Looking back, I can tell and pinpoint that in the moments I shared my pain with others, the connection and depth resulted not from the pain itself, but from the act of sharing it. The connection and depth emerged from that place of great discomfort where I allowed myself to tell someone: “This happened to me” or “This is how I’m feeling”. Because in all the other moments, and there are many, where I have not disclosed or shared pain with others, there is still a weight, there is still emotional paralysis, there is still stuckness. And there is no connection, not in a deep sense of the word, at least. You can connect to others’ pain by reading about it or watching it on TV, but the act of sharing something with someone, particularly someone you know, is much deeper.
I had never thought of vulnerability like this before, but yesterday I understood it as a bridge. A bridge between human beings: a moment and act of sharing, of receiving, of connecting. A two-way channel of emotion, thought, and feeling.
I often discuss vulnerability in therapy sessions, in the context of encouraging people to change their individual, and our collective, paradigm of vulnerability as weakness. I’m very inspired by the work of Brené Brown who has studied vulnerability for many years, and to this day, her TED Talk on the subject is still one of the most viewed talks of all time. She says that vulnerability is “the birthplace of innovation, creativity, and change”, that it “sounds like truth and feels like courage”, and that “staying vulnerable is a risk we have to take if we want to experience connection”. I try to live this in my own life, and I try to encourage others to do the same. The problem sometimes, is that the world is still deeply stuck on the notion that being vulnerable is a weakness, that sharing our feelings is bad, and that being strong means being emotion-less. That’s why I always tell clients that even though vulnerability is essential to deep connections, that not everyone is ready or capable of being vulnerable, and so it may actually be dangerous to be vulnerable with the wrong person.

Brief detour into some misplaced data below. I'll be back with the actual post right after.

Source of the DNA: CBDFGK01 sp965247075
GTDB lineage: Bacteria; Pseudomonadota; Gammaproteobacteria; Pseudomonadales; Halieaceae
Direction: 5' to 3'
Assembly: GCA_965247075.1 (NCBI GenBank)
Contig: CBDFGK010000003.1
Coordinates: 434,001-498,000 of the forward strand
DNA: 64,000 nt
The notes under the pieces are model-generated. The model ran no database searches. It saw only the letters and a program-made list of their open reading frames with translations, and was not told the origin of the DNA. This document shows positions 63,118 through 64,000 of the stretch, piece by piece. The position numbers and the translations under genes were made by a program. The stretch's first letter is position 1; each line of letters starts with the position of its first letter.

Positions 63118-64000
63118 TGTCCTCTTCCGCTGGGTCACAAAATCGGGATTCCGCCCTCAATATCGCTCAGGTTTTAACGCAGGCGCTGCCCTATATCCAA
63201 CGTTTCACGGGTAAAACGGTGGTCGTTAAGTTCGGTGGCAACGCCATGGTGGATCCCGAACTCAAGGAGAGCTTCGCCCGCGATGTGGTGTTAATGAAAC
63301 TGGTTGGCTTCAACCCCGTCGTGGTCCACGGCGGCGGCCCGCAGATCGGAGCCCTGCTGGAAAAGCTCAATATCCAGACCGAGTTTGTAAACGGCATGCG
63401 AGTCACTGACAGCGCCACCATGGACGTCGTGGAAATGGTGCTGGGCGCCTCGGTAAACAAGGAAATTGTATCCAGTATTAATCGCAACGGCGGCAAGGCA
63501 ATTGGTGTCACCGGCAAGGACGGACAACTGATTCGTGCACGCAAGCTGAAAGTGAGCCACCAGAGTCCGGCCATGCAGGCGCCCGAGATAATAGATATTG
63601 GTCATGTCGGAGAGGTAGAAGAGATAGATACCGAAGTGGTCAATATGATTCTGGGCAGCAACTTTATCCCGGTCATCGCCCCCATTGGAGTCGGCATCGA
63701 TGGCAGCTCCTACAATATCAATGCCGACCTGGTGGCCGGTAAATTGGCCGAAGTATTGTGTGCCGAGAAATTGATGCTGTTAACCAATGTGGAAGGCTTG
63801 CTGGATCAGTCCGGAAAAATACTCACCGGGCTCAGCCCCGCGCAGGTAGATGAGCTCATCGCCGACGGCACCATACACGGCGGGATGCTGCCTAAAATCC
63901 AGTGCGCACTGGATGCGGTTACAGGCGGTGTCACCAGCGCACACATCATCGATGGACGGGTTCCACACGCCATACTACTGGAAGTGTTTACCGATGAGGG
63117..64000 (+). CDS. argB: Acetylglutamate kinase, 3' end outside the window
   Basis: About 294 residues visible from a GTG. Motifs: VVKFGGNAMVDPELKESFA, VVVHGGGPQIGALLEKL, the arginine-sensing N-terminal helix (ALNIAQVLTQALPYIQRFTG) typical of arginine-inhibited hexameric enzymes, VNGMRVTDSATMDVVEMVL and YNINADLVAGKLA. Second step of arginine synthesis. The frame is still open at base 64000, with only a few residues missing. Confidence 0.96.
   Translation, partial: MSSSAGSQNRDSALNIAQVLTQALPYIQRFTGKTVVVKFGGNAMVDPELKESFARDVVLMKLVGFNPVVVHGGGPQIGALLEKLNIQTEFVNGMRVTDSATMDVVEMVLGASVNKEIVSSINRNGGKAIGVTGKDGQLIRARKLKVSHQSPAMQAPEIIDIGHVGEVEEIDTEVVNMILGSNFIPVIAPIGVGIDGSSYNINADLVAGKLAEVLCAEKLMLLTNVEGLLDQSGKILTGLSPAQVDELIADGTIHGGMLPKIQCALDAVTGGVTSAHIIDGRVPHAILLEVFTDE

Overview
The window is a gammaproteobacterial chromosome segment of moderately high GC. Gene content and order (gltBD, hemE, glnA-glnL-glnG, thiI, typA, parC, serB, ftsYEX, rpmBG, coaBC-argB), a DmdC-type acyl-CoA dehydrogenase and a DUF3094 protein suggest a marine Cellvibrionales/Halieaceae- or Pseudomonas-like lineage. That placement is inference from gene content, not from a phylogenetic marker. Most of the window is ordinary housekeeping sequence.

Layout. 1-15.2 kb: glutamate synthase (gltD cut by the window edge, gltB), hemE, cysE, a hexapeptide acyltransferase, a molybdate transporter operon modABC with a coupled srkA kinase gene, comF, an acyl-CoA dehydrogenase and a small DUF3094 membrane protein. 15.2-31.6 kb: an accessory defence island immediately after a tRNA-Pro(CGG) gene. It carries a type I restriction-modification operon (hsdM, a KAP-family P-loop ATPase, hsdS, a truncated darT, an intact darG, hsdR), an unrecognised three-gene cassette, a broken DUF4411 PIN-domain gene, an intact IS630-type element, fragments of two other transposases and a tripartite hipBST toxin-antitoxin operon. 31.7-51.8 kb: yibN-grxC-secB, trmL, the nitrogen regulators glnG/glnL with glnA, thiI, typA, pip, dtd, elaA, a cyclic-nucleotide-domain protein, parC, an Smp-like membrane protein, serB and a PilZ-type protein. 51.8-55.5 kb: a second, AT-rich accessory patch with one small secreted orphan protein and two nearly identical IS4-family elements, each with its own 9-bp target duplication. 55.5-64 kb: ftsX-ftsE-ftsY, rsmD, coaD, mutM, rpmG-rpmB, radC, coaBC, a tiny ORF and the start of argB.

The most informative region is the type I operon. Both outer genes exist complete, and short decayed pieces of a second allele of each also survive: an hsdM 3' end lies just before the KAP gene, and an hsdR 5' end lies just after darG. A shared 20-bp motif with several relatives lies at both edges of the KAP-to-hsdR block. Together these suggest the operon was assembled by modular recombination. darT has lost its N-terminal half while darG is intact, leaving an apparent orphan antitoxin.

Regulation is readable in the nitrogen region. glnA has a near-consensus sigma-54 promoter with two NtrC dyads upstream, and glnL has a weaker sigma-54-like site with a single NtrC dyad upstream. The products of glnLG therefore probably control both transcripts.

Knowing who to be vulnerable with is tricky, sometimes difficult, but always possible. I see it every day, I live it every day. It doesn’t happen overnight, but there are many people out there who are ready. The learning process of discovering them is often a very personal one, and a process that above all else, requires courage. Being vulnerable and connecting to people requires great strength and courage. I remind my clients of this all the time. I often need to remind myself of this as well. And I wanted to finish by reminding you that being vulnerable requires courage, and therefore is a sign of great strength and power. It’s an opening of the heart, therefore a reaching out, and within, to love.